Myths and misconceptions about oral health are everywhere. Some, such as the Tooth Fairy, are lighthearted and harmless, while others are less so. The availability of the internet has certainly helped propagate some misleading and even false information. Unlike the Tooth Fairy, these myths can be downright harmful to your oral health. It’s important to always consult with dental professionals before taking action.
Here are 10 of the most common myths or misconceptions about oral health and the truth behind them.
As the saying goes, ‘Prevention is better than the cure,’ and that certainly rings true in dentistry. Prevention in oral healthcare is vital, so it’s important to keep regularly scheduled hygiene appointments (usually every 6 months). This helps your dental professionals treat issues before the situation becomes severe. The longer you wait, the more serious (and expensive) an issue might be.
Many people believe that an oral health issue, such as periodontal disease (gum disease), only affects their mouth. Actually, oral health is a good indicator of overall health and poor oral hygiene can increase your risk for disease in other parts of your body. Take gum disease, for instance. Moderate to severe gum disease increases the risk of heart disease and people with periodontal disease are 2 to 3 times more likely to have a heart attack or stroke.
Periodontal or gum disease is actually very widespread. According to a 2016 study published in the Journal of Dental Research, up to 52% of people 30 and older have gum disease. That number increases to 64% for adults 65 or older.
Just because they don’t contain sugar does not mean these drinks are healthy. Though diet sodas don’t have cavity-causing sugars, they are still highly acidic. Diet sodas have a pH level of 2 to 3, while water has a neutral pH of 7, and battery acid is very acidic with a pH of 0. Combined with bacteria and saliva, the result is a buildup of plaque, which can lead to tooth decay and gingivitis.
Speaking of sugar, it’s commonly thought that sugar directly causes cavities. While it’s true that it contributes to the formation of cavities, it’s not directly responsible. Sticky, sugary foods actually attract bacteria that thrive around teeth. These bacteria produce an acid compound that promotes tooth decay.
Simply put, that’s not how it works. Too much pressure can negatively impact tooth enamel and gums. You can actually wear away enamel by brushing too hard. A gentle motion is recommended. This is also why the American Dental Association suggests soft-bristled toothbrushes—they provide an excellent clean without causing any damage.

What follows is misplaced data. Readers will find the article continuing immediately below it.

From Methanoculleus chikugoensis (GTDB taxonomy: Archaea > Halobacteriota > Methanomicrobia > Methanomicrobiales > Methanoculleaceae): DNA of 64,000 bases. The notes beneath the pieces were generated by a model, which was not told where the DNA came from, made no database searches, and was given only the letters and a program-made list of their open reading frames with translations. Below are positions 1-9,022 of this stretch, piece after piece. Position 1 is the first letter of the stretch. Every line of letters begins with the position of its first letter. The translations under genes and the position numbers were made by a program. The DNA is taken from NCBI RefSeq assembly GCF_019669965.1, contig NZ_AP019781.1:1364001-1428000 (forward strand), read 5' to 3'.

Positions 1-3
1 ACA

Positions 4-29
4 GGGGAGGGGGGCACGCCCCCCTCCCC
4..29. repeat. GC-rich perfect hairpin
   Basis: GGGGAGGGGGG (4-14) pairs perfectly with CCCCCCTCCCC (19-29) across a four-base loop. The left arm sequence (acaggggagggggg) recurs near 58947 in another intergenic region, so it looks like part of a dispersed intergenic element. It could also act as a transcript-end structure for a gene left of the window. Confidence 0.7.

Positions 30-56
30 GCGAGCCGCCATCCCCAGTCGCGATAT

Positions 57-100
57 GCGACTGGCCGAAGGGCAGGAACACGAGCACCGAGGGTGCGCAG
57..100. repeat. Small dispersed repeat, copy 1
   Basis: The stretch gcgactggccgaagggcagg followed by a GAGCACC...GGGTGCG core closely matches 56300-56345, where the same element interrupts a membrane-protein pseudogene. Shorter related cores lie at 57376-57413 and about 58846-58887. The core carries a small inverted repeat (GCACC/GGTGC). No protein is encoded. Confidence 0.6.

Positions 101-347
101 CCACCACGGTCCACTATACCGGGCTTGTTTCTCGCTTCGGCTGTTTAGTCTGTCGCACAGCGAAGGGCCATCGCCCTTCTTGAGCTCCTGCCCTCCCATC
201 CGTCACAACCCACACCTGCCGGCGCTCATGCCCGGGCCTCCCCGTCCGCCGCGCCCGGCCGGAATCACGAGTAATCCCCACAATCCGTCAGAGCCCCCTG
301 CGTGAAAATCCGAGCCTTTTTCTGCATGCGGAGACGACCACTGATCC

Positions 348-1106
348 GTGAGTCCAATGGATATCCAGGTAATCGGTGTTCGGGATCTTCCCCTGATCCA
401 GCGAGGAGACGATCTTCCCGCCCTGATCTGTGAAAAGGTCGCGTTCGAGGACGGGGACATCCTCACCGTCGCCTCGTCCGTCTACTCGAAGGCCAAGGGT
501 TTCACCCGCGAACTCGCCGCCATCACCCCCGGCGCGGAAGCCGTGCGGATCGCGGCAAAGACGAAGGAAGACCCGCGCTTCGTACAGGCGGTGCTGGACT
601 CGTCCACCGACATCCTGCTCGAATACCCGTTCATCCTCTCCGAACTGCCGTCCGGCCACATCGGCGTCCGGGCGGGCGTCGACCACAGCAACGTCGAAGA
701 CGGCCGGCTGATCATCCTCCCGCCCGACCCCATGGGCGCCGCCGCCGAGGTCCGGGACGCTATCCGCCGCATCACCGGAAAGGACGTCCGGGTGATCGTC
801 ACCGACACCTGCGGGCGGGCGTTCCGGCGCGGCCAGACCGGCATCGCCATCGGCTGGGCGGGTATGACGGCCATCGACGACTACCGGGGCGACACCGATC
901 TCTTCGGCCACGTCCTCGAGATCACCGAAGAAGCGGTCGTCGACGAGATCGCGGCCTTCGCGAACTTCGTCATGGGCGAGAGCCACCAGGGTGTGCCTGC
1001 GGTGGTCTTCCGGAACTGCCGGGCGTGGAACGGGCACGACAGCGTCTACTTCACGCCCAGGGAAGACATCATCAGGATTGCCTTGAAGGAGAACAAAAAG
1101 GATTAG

Flossing is an essential part of maintaining your oral health. Using an interdental cleaner like floss, daily, may help prevent cavities and gum disease. Flossing helps remove plaque, which if not removed, can harden into tartar (calculus). Once tartar forms, it can only be removed by your dentist.
While research has found that chewing sugar-free gum for 20 minutes following meals can help prevent tooth decay, it cannot replace brushing or flossing. It’s true that some gums, like the sugarless variety, can increase the flow of saliva, which can help wash away food and debris while also neutralizing bacteria-generated acids. But not all gum is good for your teeth. Most chewing gums contain sucrose and carbohydrates, which can be metabolized by acid-producing bacteria. This can lead to enamel demineralization and cavities.
Baby teeth serve several important functions. They help babies chew and speak, and they also hold space in the jaw for permanent teeth that are growing under the gums. If a baby tooth is lost too early, their permanent adult teeth can drift into that empty space, which makes it difficult for other adult teeth to find room when they come in. This leads to crooked teeth or overcrowding. Plus, tooth decay in baby teeth can affect how adult teeth form under the gums. It’s also important to consider that you want your child to have a lifetime of good oral hygiene habits, so it’s important to start early.
It’s true that some women can develop ‘pregnancy gingivitis', a condition caused by pregnancy hormones that results in sensitive and inflamed gums. However, gingivitis does not occur in every pregnant person, so bleeding gums are not normal. It’s important to continue healthy oral hygiene habits through pregnancy to abate bleeding gums.